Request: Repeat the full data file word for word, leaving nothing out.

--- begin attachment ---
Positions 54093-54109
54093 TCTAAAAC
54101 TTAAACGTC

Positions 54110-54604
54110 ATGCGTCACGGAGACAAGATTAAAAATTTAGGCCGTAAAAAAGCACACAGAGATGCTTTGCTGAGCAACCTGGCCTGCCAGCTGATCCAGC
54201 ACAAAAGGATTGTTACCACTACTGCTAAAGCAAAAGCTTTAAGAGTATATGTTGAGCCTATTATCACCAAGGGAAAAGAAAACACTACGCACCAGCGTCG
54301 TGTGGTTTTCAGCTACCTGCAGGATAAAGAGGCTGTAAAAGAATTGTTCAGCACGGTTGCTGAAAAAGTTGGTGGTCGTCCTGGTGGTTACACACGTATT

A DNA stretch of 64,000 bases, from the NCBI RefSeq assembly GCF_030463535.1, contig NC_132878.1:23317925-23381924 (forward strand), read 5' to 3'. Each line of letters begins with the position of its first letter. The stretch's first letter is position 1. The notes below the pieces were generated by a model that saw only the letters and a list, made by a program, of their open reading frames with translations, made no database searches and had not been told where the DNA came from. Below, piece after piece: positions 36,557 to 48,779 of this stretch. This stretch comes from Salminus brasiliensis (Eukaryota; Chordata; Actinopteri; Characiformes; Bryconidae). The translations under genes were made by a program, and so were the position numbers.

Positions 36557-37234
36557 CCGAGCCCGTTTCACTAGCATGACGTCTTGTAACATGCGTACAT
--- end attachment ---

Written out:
Positions 54093-54109
54093 TCTAAAAC
54101 TTAAACGTC

Positions 54110-54604
54110 ATGCGTCACGGAGACAAGATTAAAAATTTAGGCCGTAAAAAAGCACACAGAGATGCTTTGCTGAGCAACCTGGCCTGCCAGCTGATCCAGC
54201 ACAAAAGGATTGTTACCACTACTGCTAAAGCAAAAGCTTTAAGAGTATATGTTGAGCCTATTATCACCAAGGGAAAAGAAAACACTACGCACCAGCGTCG
54301 TGTGGTTTTCAGCTACCTGCAGGATAAAGAGGCTGTAAAAGAATTGTTCAGCACGGTTGCTGAAAAAGTTGGTGGTCGTCCTGGTGGTTACACACGTATT

A DNA stretch of 64,000 bases, from the NCBI RefSeq assembly GCF_030463535.1, contig NC_132878.1:23317925-23381924 (forward strand), read 5' to 3'. Each line of letters begins with the position of its first letter. The stretch's first letter is position 1. The notes below the pieces were generated by a model that saw only the letters and a list, made by a program, of their open reading frames with translations, made no database searches and had not been told where the DNA came from. Below, piece after piece: positions 36,557 to 48,779 of this stretch. This stretch comes from Salminus brasiliensis (Eukaryota; Chordata; Actinopteri; Characiformes; Bryconidae). The translations under genes were made by a program, and so were the position numbers.

Positions 36557-37234
36557 CCGAGCCCGTTTCACTAGCATGACGTCTTGTAACATGCGTACAT